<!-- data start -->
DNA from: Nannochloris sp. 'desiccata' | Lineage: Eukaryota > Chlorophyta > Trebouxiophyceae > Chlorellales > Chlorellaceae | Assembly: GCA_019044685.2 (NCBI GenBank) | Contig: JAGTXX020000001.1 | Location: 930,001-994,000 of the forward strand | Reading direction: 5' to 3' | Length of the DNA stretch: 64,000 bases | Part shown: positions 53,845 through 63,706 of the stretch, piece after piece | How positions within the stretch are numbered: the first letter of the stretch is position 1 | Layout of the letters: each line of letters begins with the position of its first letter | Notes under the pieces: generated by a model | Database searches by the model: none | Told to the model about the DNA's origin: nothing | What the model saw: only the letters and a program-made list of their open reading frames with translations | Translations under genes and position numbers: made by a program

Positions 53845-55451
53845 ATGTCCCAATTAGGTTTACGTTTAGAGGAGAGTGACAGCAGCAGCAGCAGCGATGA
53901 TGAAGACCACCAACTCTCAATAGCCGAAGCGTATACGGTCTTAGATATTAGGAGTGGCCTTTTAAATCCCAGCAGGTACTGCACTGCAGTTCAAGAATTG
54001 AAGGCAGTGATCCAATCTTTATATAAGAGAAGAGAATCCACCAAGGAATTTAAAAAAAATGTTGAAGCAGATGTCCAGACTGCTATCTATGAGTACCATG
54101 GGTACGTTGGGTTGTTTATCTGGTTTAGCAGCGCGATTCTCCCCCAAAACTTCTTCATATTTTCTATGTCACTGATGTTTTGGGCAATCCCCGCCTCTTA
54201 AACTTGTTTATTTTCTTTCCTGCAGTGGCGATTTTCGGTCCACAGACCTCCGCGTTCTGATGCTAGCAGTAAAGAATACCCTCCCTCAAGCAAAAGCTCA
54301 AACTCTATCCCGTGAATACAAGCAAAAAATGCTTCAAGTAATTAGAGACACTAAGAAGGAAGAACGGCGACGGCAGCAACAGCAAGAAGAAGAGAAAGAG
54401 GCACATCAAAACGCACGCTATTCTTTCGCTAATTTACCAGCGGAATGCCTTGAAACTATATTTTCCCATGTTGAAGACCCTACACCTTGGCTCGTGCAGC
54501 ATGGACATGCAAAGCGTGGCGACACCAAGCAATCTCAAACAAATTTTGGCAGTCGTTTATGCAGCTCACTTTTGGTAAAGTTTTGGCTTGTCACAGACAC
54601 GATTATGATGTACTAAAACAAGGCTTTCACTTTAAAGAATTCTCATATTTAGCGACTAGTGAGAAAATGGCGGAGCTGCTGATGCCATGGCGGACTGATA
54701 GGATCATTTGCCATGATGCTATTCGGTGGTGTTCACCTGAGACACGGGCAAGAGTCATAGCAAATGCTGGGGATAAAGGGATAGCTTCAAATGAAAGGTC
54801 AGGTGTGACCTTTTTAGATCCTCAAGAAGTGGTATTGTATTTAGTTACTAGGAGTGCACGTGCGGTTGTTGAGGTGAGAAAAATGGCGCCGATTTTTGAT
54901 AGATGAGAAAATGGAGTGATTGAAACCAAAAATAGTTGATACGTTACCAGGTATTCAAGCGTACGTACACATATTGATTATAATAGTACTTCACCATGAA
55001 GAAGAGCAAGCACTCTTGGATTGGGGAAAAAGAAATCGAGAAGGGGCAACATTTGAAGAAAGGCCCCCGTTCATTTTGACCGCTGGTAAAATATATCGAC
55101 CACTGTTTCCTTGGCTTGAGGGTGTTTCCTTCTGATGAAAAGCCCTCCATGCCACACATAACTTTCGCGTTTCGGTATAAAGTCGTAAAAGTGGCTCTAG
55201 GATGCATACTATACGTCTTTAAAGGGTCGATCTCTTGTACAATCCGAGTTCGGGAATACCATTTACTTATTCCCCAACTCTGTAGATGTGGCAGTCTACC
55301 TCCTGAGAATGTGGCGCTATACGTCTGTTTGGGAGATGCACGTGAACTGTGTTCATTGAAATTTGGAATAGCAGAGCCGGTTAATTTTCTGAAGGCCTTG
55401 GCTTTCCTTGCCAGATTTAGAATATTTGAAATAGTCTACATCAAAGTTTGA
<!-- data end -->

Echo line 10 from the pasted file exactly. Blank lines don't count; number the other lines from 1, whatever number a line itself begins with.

54501 ATGGACATGCAAAGCGTGGCGACACCAAGCAATCTCAAACAAATTTTGGCAGTCGTTTATGCAGCTCACTTTTGGTAAAGTTTTGGCTTGTCACAGACAC